Postby ariston; Tue Feb 19, 2013 9:24 am

I have and use both frequently, they both have their strengths and weaknesses. Got to say one thing about Microtonic's Patternarium, though - it's made me lazy as hell, because I can always find something inspiring there. I think that thing is a wicked bit of programming, and is really deserving of admiration.
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323 posts since 15 Sep, 2005

Postby toitoi; Tue Feb 19, 2013 11:01 am

allofdrab wrote: I'll post my Bidule module pack today or tomorrow and you can see for yourself.

I'm eager to try your creations.
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Mister Natural
2198 posts since 28 Oct, 2007, from michigan

Postby Mister Natural; Tue Feb 19, 2013 1:50 pm

LOVE uTonic - it's super easy to bang-out an inspiring basic beat to work-up a draft mix with. I then like to simplify that beat and layer Geist over the top = perfection
"the digital photo of that guitar just doesn't have the same warmth as an analog photo for me"
996 posts since 14 Jun, 2012, from Toronto, Canada

Postby schnapsglas; Tue Feb 19, 2013 2:07 pm

As a drum machine fanatic, I find both lacking.
End of the thread? :D

Well, let me explain from my personal perspective. Microtonic is a much better designed plugin. But Tremor does things that you could make use of. But it's annoying. Very very annoying to program.

Punch is... ... I shouldn't comment, but there is something with all RP products that I find really really weird.

Why did FXPansion not give Tremor same capabilities as Geist? I will never know. Will Microtonic be updated with more functions? I don't know.

At this point it's hard to pick a winner. It really comes down to the workflow.
Skunk Mod
20559 posts since 10 Jun, 2004, from Pony Pasture

Postby Meffy; Tue Feb 19, 2013 2:29 pm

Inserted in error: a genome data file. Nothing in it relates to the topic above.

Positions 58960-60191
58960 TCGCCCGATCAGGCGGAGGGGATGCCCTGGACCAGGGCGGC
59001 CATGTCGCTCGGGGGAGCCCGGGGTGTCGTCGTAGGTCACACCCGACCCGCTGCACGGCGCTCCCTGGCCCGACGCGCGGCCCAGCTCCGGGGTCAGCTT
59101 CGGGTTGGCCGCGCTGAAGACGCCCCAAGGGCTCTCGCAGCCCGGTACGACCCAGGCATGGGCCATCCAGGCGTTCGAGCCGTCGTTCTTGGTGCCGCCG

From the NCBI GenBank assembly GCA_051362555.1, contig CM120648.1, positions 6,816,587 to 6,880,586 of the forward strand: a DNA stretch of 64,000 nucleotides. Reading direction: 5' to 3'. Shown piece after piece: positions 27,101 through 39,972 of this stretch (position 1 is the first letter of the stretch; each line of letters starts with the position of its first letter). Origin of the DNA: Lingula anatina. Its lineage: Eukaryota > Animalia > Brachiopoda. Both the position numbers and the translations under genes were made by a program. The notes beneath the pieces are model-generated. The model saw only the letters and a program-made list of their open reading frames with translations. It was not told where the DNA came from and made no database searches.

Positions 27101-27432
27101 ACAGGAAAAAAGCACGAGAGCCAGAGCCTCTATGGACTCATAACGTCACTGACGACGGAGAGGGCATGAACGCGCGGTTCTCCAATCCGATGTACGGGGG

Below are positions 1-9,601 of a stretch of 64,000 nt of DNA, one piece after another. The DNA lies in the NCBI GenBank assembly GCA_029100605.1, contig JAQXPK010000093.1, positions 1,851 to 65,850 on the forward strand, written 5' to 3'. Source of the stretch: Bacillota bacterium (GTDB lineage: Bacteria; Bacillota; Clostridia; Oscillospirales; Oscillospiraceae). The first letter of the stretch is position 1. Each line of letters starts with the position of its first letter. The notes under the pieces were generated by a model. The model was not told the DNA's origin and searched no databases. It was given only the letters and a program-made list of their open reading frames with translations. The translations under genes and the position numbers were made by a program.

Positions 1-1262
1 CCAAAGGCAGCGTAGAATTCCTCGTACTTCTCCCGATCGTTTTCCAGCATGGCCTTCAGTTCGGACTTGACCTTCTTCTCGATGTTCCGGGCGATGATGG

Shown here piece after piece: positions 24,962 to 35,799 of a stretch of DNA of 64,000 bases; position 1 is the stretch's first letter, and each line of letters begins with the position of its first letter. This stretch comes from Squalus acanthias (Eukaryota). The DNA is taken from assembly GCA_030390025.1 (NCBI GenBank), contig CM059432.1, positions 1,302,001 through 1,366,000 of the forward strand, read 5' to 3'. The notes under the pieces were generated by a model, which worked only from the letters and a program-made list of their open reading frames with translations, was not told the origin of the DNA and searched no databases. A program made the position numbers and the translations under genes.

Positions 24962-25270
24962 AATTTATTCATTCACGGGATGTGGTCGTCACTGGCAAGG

One little correction: Patternarium, the Web-based Microtonic patch creator, isn't entirely random. It uses the up and down votes on each generation of 1000 patterns to determine which traits will survive to propagate into the next generation. Patterns and sounds that the aggregate of users like most will have more descendants, then next generation more, and so forth.

IIRC most of the four-on-the-floor patterns washed out in the first few generations, giving way to interresting glitchiness and complex hip-hop rhythms.


Microtonic isn't required to play with Patternarium, just to load and reuse the patterns and drum sound kits Patternarium generates.
21384 posts since 26 Jul, 2005, from Gone

Postby robogone; Tue Feb 19, 2013 2:33 pm

Mister Natural wrote:LOVE uTonic - it's super easy to bang-out an inspiring basic beat to work-up a draft mix with. I then like to simplify that beat and layer Geist over the top = perfection

Actually something I found useful to do with it is to find something you like then export the MIDI to a DAW where it can be edited while playing back uTonic in MIDI trigger mode.
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Mister Natural
2198 posts since 28 Oct, 2007, from michigan

Postby Mister Natural; Tue Feb 19, 2013 3:47 pm

^ COOL !
"the digital photo of that guitar just doesn't have the same warmth as an analog photo for me"
1229 posts since 24 May, 2004, from Germany

Postby declassified; Tue Feb 19, 2013 4:44 pm

I bought MicroTonic a few weeks ago, so here are my $0.02:

I loved the idea of having just MicroTonic for all kinds of drum sounds from cowbell to bassdrum. So I started using it in my music. After a short time, I noticed a really characteristic sound that MicroTonic always seemed to have. It's sort of a distorted, white-noise-ish, raw sound. The distortion knob is very recognizable. MicroTonic always seems to have a decidedly synthetic sound. It doesn't try to sound acoustic. I became a little frustrated because it always had this raw, clean, almost plastic-like quality.
Then I found the patternarium.
Let's ignore the infinite amounts of inspiring rhythm ideas you can get there for a second, and remember that you can just copy and paste a preset into MicroTonic, throw away the rhythm and just use the sounds you like. Often when browsing the patternarium, I'm like "there's no way that sound is from MicroTonic". Of course all the sounds are. So I usually load the patch into MicroTonic, just to see how the sound was made. I never stop to be impressed by the variety of sounds coming out of this simple synth architecture. It's a great lesson in terms of "pick one synth and learn it inside out".

Here's a track of mine from last year (don't skip to 1:20. i mean that's where the drums start, but maybe you want to hear the whole thing, so don't skip). The vast majority of drum sounds is from Microtonic.
Last edited by declassified on Tue Feb 19, 2013 4:54 pm, edited 1 time in total.